* Sona Tumanyan. Tel.:+4-3-4543-21. E-mail address: sona_tumanyan@mail.ru

1877-0428 © 2015 The Authors. Published by Elsevier Ltd. This is an open access article under the CC BY-NC-ND license (http://creativecommons.org/licenses/by-nc-nd/4.0/).

Peer-review under responsibility of Academic World Education and Research Center. doi:10.1016/j.sbspro.2015.07.324

1. Main text

Hedging is a linguistic means of effective interaction and cooperation between people in all spheres of life, science included. Scientists seek proper strategies to express uncertainty, doubt, tentativeness, etc. that the language of science is characterized by. As Salager-Meyer says, "scientists as any other language users resort to those forms which better fit their communicative purposes and the claims they present to the world's store of knowledge" (Salager-Meyer 1997:117). lakoff who took keen interest in hedges referred this class of discourse markers to words "whose job is to make things fuzzier or less fuzzy" (Lakoff 1972:195). Th. Payne notes, "Hedging adverbs 'protect' the speaker from possible charges of uttering false information" (Payne 2011: 74). Hedging is inherent in all languages but the extent of its use varies from language to language.

This linguistic device in the Armenian language has not been acknowledged as a special lexical-grammatical category, therefore there is no special term for it. It is close in concept to the category of modality, but is much wider in meaning, covering not only proper modal words and expressions, but also lexical verbs of modal meaning, impersonal and passive constructions, if - clauses and other hedges. We can suggest only the calqued version as an Armenian equivalent for the term hedge - hej , hedging- hejavorum. Linguists distinguish the following structural types of hedges: simple and compound, the latter consisting of more than one hedge -double, treble, quadruple and so on ( Salager-Meyer 1997:110-111).

Researches show that English scientific discourse is distinguished from other languages for an abundant use of hedges (Vassilieva 2001:88). Since the English language (due to its diversified merits) has been acknowledged as a franca lingua, the principal medium of communication among people across the world, scientific community included, it can be inferred that English is empowered to serve as a model for presenting written and oral scientific discourse at various academic levels and strata. This task of English has become of greater significance in view of ever-increasing academic contacts and dissemination of scientific information all over the world. It is of special importance to Armenians as the English language has gained a dominant position amongst the foreign languages taught at Armenian schools and universities, ousting even the Russian language which used to be a second language in Soviet Armenia.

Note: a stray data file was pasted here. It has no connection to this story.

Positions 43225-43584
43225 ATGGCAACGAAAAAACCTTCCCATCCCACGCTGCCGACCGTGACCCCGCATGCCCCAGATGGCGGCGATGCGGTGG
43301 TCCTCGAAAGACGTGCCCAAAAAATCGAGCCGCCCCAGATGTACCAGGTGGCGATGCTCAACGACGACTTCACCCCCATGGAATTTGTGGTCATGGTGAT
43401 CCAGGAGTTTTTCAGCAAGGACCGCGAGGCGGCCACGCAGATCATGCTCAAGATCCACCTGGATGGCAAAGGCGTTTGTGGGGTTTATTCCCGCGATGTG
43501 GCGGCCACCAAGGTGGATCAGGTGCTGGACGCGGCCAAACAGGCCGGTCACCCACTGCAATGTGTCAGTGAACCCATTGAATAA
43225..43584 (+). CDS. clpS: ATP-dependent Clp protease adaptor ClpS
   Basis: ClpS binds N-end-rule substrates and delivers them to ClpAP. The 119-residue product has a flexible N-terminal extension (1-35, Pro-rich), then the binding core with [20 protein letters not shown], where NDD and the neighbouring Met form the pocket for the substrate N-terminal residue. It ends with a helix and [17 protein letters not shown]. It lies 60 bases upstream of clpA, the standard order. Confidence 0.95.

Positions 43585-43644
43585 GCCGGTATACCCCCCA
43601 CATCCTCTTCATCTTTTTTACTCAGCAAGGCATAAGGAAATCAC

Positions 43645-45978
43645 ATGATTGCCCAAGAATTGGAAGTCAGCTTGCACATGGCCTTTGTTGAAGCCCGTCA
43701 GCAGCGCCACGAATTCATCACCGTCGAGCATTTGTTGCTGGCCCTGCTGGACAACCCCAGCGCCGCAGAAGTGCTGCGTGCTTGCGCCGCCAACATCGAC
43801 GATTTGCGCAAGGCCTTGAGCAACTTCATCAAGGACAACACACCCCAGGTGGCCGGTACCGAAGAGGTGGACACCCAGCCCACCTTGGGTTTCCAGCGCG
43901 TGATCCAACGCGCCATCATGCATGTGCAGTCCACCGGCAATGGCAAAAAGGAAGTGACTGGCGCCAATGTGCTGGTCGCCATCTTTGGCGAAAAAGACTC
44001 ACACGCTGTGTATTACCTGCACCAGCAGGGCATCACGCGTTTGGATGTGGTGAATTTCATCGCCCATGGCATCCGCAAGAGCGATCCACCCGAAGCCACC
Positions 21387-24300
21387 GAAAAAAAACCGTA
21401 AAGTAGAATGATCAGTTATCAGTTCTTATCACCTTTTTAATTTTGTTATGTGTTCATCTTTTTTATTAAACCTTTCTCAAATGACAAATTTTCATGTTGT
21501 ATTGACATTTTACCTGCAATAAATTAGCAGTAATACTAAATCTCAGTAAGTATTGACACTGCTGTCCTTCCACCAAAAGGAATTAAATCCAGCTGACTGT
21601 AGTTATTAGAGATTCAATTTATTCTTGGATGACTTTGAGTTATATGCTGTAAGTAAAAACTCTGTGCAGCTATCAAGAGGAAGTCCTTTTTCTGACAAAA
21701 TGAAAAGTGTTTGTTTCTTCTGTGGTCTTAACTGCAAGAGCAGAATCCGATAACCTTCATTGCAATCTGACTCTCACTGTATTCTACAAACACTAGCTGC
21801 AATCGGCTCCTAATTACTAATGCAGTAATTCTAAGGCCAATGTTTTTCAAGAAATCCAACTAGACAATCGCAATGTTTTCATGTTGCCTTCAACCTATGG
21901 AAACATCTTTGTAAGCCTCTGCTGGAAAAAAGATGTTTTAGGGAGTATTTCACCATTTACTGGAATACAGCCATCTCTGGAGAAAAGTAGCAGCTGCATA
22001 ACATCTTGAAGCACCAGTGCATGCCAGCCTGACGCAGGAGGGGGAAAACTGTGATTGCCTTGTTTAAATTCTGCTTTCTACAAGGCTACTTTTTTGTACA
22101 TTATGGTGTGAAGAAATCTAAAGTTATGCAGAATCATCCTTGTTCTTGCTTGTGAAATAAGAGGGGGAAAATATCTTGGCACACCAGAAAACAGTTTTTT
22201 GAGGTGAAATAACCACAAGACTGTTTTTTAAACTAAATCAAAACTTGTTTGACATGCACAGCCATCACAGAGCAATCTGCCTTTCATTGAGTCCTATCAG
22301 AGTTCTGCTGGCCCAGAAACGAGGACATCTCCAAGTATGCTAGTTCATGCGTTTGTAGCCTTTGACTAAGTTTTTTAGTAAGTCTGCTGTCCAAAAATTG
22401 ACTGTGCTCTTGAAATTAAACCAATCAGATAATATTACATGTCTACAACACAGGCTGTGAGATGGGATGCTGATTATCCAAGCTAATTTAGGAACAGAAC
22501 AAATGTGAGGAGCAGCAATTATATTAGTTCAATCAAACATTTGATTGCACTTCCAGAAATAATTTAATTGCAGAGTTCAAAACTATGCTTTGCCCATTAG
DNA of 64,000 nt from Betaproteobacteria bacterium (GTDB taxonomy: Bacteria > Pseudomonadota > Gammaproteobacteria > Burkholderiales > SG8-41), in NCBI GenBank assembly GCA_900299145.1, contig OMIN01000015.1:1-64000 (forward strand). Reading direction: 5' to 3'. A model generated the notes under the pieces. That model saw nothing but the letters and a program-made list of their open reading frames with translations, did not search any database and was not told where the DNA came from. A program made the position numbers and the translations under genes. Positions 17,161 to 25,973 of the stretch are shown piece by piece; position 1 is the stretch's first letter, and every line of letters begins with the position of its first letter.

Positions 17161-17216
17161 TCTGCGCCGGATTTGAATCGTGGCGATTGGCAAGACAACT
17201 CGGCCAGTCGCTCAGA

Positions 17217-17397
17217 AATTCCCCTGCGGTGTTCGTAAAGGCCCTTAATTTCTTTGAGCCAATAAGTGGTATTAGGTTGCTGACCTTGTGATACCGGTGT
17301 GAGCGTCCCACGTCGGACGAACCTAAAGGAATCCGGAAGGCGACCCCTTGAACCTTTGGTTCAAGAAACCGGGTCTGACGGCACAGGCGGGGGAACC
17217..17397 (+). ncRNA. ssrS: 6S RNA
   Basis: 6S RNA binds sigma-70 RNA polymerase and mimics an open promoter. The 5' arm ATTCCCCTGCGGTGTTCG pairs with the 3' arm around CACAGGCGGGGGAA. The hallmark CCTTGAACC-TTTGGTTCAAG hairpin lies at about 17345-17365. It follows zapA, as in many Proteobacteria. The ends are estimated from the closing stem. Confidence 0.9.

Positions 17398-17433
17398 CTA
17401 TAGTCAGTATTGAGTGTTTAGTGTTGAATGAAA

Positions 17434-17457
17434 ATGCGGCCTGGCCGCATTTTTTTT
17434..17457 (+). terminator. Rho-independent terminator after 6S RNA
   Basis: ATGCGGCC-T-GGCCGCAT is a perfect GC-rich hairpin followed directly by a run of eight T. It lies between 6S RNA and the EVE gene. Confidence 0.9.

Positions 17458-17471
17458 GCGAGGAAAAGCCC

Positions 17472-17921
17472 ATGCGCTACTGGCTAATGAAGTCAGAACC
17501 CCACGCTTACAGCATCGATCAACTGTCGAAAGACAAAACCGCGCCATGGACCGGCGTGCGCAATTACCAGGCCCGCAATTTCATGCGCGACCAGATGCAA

However, the critical analysis of EAO or EAP textbooks being in use in Armenian universities shows that the pragmatic and communicative aspects of hedging is underestimated or neglected altogether in these courses. Now there is a need for a proper and due attention to be paid to this important communicative strategy, since understanding a text implies not only the factual content, but also the writer's intention, which is often encoded in hedges. It is of paramount importance that students should recognize hedging as one of the most essential aspects of written text. Therefore one of the major tasks of Armenian university instructors and practitioners is to make the students aware of the importance of writing and speaking good scientific English as well as to teach them how to best achieve it. Even those students who manifest a good mastery of grammar and vocabulary often fail to use hedging in their academic papers. But as Skelton remarks student writers (especially non-native students) should then be made aware of the fact that unhedged conclusions are open to criticism and could even be considered as intellectually dishonest (Skelton 1988, cited in Salager-Meyer 1997:114).

Even the superfluous comparison between the uses of hedging in English and Armenian scientific writing allows us to state a substantial difference between them. To illustrate the difference we suggest examining passages of approximately identical linguistic content in English and Armenian and note the extent of hedging used in each language.

The English text The Armenian text (in English translation)